For example, the function of the light source of the controlled light pulse pacemaker can be effectively performed by a semiconductor laser with chromaticity controlled over the entire optical range.
The function of the light source of the light pulse pacemaker can also be performed by a screen of ferroelectric ceramics, whose colour 3 GB 2 035 088A 5 is varied depending on voltage applied thereto by the modulator.

Claims (9)

1. A device for controlling the functional state of the central nervous system, compris ing a controlled audio pacemaker for exposing a patient to the effects of audio signals of a desired frequency, amplitude, duration and pitch; a controlled light pulse pacemaker for exposing a patient to the effects of light signals of variable colour, frequency, amplitude and duration; a unit for setting the duration of pulses produced by the two pace- makers; a unit for setting the amplitude of pulses produced by the two pacemakers; a unit for setting the repetition frequency of pulses produced by the two pacemakers; a number of modulators equal to the number of signals of different colours produced by the light pulse pacemaker, the modulators having inputs separately connected to outputs of the setting unit's and outputs connected to the two pacemakers so as to synchronously vary the frequency, duration and amplitude of the audio and light signals; switches for switching, in a predetermined order, the colour modulators of the light pulse pacemaker and the pitch modulators of the audio pulse pace- maker; a unit for controlling the setting units and arranged to produce signals to control operation of the colour and pitch modulators in accordance with changes in the functional states of the central nervous sytem; a pro- gramming unit arranged to receive information on changes of the patient's biorhythm caused, in turn, by changes in the functional state of the central nervous system, which programming unit is connected to the units for setting the frequency, amplitude and dura- 105 tion of the audio and light signals produced by the audio pulse pacemaker and light pulse pacemaker, respectively, and forms a signal for the setting units to vary the frequency, amplitude and duration of signals in accordance with the biorhythm frequency over given periods of time.
2. A device as claimed in Claim 1, wherein the controlled light pulse pacemaker comprises a set of electric lamps of different colours combined into groups of lamps of the same colour, the lamps of the same colour having different turn-on thresholds to vary the colour saturation.
3. A device as claimed in claim 1 or 2, wherein the light wavelength is varied from 770 to 380 nanometres, and the pitch is varied from 800 to 200Hz.
4. A device is claimed in anyone of the preceding claims, wherein the unit for controlling the setting units is a saw tooth voltage generator.
5. A device as claimed in anyone of the preceding claims, wherein the pulse frequency setting unit, the pulse amplitude setting unit and the pulse duration setting unit are each of the type that comprises a first transistor and a second transistor, the base of the first transistor being connected to the collector of the second transistor via a voltage divider, the collector of the first transistor being connected to the saw-tooth voltage source and to the programming unit, the emitter of the second transistor being connected to a power source, the base of the second transistor serving as the output of the setting units and being connected to the modulators.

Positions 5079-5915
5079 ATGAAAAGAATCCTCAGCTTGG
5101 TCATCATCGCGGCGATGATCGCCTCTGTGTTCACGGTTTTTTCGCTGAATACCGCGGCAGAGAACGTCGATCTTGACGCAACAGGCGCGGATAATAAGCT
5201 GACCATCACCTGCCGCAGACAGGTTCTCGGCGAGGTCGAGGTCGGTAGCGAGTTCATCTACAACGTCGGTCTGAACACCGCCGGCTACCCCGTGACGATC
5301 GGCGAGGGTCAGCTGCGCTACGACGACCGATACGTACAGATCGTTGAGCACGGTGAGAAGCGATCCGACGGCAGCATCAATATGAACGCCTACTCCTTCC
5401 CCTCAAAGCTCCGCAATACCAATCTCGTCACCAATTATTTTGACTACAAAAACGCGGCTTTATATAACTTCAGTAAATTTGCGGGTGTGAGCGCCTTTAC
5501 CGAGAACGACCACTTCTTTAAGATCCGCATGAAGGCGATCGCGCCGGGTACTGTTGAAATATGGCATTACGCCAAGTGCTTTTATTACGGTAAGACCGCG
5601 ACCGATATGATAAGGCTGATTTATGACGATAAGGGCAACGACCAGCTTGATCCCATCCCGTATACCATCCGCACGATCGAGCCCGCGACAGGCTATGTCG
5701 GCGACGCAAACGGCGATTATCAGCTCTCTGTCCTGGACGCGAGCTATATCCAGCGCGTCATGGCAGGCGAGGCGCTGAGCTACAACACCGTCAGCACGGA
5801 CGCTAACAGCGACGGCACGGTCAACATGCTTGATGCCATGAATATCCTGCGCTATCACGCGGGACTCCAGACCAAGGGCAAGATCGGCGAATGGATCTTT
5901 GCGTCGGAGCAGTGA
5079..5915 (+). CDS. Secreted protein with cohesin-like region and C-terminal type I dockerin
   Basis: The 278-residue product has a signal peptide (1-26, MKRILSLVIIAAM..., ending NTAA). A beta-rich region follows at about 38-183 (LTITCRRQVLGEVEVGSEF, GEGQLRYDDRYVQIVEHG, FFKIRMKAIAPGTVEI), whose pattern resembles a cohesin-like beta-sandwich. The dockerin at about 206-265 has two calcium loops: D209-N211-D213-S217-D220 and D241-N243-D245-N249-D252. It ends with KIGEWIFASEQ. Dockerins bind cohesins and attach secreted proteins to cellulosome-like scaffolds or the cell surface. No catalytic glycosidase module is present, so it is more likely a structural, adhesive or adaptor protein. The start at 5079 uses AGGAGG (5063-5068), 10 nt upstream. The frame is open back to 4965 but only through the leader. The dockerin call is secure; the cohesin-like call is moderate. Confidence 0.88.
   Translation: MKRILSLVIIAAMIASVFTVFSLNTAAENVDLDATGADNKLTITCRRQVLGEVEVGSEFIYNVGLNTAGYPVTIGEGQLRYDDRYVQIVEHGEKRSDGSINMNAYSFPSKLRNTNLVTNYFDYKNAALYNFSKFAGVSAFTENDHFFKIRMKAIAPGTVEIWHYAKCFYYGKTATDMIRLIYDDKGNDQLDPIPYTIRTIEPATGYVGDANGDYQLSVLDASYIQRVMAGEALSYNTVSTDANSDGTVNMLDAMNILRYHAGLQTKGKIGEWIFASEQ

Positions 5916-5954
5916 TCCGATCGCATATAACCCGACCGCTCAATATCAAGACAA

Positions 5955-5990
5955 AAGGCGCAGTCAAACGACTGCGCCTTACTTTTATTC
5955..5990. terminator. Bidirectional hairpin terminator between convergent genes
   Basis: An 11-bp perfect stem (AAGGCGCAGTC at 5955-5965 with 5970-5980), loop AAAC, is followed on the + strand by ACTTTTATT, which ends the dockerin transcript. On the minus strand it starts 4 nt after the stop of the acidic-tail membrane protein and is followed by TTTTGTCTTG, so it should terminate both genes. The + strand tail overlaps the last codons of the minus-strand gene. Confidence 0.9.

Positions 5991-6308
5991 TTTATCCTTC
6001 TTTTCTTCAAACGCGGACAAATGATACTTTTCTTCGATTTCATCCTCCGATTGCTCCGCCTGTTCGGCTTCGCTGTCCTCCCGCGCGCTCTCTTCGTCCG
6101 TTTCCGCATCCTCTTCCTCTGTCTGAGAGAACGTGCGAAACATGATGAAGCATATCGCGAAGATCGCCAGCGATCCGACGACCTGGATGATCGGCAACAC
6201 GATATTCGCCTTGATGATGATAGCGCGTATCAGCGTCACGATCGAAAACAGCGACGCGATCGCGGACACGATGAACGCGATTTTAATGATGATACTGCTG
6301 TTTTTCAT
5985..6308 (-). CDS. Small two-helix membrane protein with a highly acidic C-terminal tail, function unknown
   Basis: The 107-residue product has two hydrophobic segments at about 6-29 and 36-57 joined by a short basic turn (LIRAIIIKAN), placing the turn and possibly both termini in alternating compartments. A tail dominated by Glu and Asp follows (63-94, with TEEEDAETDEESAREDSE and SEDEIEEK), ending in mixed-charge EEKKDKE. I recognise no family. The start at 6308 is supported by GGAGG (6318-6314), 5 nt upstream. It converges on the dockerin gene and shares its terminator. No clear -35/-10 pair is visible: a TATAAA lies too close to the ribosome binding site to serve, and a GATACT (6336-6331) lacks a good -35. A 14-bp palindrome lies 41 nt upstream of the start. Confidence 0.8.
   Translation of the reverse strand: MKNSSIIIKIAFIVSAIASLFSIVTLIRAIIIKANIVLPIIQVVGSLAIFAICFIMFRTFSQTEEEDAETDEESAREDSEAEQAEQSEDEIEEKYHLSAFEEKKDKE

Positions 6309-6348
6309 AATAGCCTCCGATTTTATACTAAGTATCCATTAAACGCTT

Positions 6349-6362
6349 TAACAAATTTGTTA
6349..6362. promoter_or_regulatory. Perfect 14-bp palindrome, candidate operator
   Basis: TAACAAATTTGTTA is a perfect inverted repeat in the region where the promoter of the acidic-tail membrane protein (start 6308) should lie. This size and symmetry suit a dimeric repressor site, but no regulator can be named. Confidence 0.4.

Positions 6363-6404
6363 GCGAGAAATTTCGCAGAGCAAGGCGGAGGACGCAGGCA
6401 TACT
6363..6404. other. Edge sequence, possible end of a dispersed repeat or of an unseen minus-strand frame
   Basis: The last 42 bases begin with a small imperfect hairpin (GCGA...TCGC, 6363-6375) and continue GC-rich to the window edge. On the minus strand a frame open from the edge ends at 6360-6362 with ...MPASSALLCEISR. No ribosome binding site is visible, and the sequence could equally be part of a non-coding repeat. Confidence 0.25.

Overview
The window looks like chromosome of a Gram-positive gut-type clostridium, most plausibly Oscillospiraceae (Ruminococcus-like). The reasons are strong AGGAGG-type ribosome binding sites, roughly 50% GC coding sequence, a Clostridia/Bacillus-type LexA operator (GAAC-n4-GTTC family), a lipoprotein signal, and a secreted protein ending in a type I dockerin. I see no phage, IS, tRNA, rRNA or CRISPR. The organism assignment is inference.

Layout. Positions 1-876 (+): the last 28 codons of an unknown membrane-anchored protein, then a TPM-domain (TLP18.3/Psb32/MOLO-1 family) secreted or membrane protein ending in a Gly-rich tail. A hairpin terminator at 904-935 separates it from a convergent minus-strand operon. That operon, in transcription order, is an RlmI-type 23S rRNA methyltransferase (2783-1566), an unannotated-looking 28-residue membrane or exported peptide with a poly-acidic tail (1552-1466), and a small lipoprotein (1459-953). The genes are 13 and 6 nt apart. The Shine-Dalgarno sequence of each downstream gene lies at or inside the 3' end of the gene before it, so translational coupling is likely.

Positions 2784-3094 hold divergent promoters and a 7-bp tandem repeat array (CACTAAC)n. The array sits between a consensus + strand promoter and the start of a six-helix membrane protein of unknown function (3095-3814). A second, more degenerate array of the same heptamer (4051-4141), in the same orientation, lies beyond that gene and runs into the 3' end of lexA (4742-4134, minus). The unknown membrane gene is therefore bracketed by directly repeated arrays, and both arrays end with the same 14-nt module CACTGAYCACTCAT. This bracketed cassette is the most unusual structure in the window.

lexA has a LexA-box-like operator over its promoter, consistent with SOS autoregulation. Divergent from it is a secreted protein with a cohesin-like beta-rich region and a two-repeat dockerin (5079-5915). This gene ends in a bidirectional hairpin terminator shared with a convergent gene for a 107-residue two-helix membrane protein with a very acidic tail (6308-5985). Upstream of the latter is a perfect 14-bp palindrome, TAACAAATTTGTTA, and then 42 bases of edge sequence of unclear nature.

6. A device claimed in anyone of the preceding claims, wherein the switch for switching the modulators and lamps of the light pulse pacemaker and tone generator of the audio pulse pacemaker is a flip-flop switching circuit having two outputs connected to electronic relays, one of which is arranged to be actuated when the patient has to be relaxed, and the other of which is arranged to be actuated when the patient has to be stimulated.
7. A device as claimed in anyone of claims 1 to 6, wherein the switches are connected so as to decrease the light wavelength with respect to the original wavelength and lower the pitch with respect to the original pitch in order to relax the patient or make him fall asleep.
8. A device as claimed in anyone of claims 1 to 6, wherein the switches are connected so as to increase the light wavelength with respect to the original wavelength and raise the pitch with respect to the original pitch in order to stimulate the patient.
9. A device for controlling the functional state of the central nervous system, substantially as hereinbefore described with reference to and as illustrated in the accompanying drawings.
Printed for Her Majesty's StationeLOffice by Burgess & Son (Abingdon) Ltd. 1 980. Published at The Patent Office, 25 Southampton Buildings, London, WC2A 1 AY, from which copies may be obtained.
GB7930519A 1978-11-26 1979-09-03 Devices for controlling functional states of central nervous systems Expired GB2035088B (en)

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DE (1) DE2934957A1 (en)
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SE430653B (en) 1983-12-05
CA1128136A (en) 1982-07-20
IT7925744D0 (en) 1979-09-14
AU5095279A (en) 1980-05-29
AU520124B2 (en) 1982-01-14
SE7907123L (en) 1980-05-27
US4289121A (en) 1981-09-15
DE2934957A1 (en) 1980-06-04
FR2442055B1 (en) 1983-02-18
JPS5573272A (en) 1980-06-02
IT1165309B (en) 1987-04-22
GB2035088B (en) 1983-01-19
JPS6029504B2 (en) 1985-07-11
FR2442055A1 (en) 1980-06-20